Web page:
Kiesselbach's plexus

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The bones and cartilage of the nasal septum-- viewed from right side. Kiesselbach's plexus (not labelled) is the anterior part of the nasal septum where several arteries anastomose.

Kiesselbach's plexus, which lies in Kiesselbach's area, Kiesselbach's triangle, or Little's area, is a region in the anteroinferior part of the nasal septum where four arteries anastomose to form a vascular plexus. The arteries are:[1]


Ninety percent of nose bleeds (epistaxis) occur in Little's area, as it is exposed to the drying effect of inspiratory current.[2][3]


Kiesselbach's plexus is named after Wilhelm Kiesselbach (1839–1902), a German otolaryngologist who published a paper on the area in 1884.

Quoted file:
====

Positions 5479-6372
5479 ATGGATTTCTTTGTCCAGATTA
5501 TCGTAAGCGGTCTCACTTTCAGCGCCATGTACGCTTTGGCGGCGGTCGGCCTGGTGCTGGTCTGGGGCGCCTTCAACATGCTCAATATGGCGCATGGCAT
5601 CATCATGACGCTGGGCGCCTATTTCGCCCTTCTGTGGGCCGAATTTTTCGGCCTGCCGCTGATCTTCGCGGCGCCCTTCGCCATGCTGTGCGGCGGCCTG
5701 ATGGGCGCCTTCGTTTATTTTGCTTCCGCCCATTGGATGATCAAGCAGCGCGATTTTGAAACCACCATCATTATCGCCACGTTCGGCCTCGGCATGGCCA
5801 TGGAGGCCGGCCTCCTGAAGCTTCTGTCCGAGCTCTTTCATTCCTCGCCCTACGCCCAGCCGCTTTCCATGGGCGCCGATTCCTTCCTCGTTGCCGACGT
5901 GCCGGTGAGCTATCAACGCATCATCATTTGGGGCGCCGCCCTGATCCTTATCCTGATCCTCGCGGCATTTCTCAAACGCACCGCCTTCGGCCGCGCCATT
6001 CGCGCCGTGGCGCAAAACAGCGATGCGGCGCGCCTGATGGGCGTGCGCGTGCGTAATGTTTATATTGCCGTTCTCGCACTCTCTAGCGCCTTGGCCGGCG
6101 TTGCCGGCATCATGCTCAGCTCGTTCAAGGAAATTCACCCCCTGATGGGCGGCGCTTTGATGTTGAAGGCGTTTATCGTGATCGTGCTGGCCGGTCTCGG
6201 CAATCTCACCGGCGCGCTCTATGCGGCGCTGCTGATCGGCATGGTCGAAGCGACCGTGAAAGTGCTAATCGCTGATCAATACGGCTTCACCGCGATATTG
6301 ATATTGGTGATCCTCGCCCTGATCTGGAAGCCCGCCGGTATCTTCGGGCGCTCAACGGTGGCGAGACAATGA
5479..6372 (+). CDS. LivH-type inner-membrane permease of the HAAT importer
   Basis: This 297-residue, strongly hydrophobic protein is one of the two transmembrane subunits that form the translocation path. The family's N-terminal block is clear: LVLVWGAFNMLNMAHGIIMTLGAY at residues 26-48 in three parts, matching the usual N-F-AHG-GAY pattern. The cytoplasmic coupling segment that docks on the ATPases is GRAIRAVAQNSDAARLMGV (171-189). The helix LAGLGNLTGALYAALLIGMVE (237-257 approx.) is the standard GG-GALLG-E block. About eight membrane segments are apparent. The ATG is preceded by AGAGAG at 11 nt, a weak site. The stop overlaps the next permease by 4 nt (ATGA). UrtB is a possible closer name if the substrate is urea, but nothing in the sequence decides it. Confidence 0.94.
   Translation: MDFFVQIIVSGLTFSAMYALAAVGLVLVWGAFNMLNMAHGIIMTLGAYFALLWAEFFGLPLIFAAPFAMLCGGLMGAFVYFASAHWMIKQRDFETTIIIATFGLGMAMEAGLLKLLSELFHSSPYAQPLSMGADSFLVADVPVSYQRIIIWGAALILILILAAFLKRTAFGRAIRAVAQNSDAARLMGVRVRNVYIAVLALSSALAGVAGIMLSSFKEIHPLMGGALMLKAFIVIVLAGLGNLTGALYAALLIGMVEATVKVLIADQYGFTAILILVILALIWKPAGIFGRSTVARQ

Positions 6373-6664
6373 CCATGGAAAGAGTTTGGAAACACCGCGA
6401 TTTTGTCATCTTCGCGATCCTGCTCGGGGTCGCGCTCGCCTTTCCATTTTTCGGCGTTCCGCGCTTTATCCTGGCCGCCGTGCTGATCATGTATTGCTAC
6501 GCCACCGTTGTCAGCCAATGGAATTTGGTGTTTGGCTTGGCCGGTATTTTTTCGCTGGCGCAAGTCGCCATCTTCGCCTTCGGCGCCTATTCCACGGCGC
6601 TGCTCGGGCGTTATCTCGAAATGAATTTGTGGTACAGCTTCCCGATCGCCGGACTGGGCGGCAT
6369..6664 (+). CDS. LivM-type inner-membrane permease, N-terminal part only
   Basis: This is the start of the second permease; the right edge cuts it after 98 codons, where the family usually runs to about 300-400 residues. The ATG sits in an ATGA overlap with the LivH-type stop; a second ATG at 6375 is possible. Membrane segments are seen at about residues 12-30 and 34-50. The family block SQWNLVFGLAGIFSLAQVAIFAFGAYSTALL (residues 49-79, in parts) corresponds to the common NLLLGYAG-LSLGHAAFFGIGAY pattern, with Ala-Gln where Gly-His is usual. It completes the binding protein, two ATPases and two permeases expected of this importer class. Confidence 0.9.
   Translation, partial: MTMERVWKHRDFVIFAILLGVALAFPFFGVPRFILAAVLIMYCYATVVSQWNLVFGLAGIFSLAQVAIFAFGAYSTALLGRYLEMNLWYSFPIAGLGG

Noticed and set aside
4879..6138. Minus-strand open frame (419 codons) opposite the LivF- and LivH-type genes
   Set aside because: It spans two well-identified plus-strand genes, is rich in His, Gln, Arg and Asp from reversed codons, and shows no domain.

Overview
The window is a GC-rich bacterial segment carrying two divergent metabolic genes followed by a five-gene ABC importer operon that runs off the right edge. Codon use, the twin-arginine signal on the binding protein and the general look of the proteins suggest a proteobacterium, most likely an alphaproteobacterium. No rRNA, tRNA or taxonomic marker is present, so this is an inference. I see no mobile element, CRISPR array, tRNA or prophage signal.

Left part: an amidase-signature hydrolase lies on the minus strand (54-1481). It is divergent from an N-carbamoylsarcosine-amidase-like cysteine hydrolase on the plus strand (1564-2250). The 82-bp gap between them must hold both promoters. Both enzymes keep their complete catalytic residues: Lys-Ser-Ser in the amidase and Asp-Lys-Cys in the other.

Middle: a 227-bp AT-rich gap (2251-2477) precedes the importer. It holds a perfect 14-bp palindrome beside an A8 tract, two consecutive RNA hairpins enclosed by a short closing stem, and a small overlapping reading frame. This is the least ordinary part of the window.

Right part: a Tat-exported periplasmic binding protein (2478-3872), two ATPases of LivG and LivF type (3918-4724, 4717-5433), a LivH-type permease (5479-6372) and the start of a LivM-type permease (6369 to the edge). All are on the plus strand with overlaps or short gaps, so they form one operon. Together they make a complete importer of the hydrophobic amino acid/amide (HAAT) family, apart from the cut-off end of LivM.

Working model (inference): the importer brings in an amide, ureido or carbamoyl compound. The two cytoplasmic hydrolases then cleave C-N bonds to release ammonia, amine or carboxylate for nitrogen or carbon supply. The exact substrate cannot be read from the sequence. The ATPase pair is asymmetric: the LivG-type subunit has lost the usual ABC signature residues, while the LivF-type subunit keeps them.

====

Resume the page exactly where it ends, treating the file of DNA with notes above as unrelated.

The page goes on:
James L. Little, an American surgeon, first described the area in 1879. Little described the area as being "about half an inch .... from the lower edge of the middle of the column [septum]." [4]

See also[edit]


  1. ^ Moore, Keith L. et al. (2014) Clinically Oriented Anatomy, 7th Ed, p.959
  2. ^ Doyle, DE (Mar 1986). "Anterior epistaxis: a new nasal tampon for fast, effective control.". The Laryngoscope. 96 (3): 279–81. doi:10.1288/00005537-198603000-00008. PMID 3951304. 
  3. ^ Nasal Anatomy at eMedicine
  4. ^ Analysis of Epistaxis in Pregnancy, Little, J. L.: A hitherto undescribed lesion as a cause of epistaxis, with 4 cases, Hosp. Gaz., 6:5, March-Dec. 1879.

External links[edit]